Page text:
Sunday, September 26, 2010

Juniper

Junipers, genus Juniperus, are evergreen trees or SHRUBS belonging to the cypress family, Cupressceae. They include approximately 35 species found throughout the Northern Hemisphere from the Arctic Circle to Mexico and the West Indies, Azores, Canary Islands, North Africa, Abyssinia, the mountains of tropical East Africa, the Himalayas, China and formosa.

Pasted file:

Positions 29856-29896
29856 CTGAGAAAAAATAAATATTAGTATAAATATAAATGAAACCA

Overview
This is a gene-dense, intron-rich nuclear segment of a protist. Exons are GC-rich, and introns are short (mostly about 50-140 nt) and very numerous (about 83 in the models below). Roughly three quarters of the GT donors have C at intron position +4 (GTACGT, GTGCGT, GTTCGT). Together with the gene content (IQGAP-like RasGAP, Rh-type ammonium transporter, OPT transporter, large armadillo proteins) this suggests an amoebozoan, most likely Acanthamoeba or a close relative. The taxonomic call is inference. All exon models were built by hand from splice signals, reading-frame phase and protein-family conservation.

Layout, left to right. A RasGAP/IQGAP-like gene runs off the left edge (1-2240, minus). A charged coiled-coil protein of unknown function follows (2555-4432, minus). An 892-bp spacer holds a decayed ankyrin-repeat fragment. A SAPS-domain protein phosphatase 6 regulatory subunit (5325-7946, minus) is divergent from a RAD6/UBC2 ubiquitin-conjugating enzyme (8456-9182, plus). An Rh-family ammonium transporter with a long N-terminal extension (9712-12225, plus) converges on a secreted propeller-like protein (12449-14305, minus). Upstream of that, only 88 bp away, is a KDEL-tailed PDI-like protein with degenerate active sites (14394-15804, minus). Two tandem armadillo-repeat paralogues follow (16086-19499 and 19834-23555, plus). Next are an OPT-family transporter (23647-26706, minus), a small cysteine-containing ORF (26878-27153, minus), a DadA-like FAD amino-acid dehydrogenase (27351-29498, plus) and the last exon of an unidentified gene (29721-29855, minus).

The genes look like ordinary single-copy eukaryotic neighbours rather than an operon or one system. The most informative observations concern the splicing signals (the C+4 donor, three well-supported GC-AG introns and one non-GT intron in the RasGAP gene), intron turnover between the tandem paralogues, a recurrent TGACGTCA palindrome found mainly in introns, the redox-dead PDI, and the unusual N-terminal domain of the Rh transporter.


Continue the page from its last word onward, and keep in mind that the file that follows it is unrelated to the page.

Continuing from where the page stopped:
Juniper bark is usually thin and scales off in longitudinal strips. Leaves are awl-shaped, closely pressed, and dish brown, and very durable. An essential oil is distilled from the wood and used for perfume and sometimes, in medicine. Juniper leaves have powerful diuretic properties, and the characteristic taste of gin is derived from junifer berries. The common juniper, J. communist, is a small tree that is found in the colder northern areas of the Northern Hemipshere, and many are grown as landscape plants. Red "cedar", J. Virginia, is the most important juniper native to the United States. Its wood is the main source of "cedar" lining used to mothproof closets.

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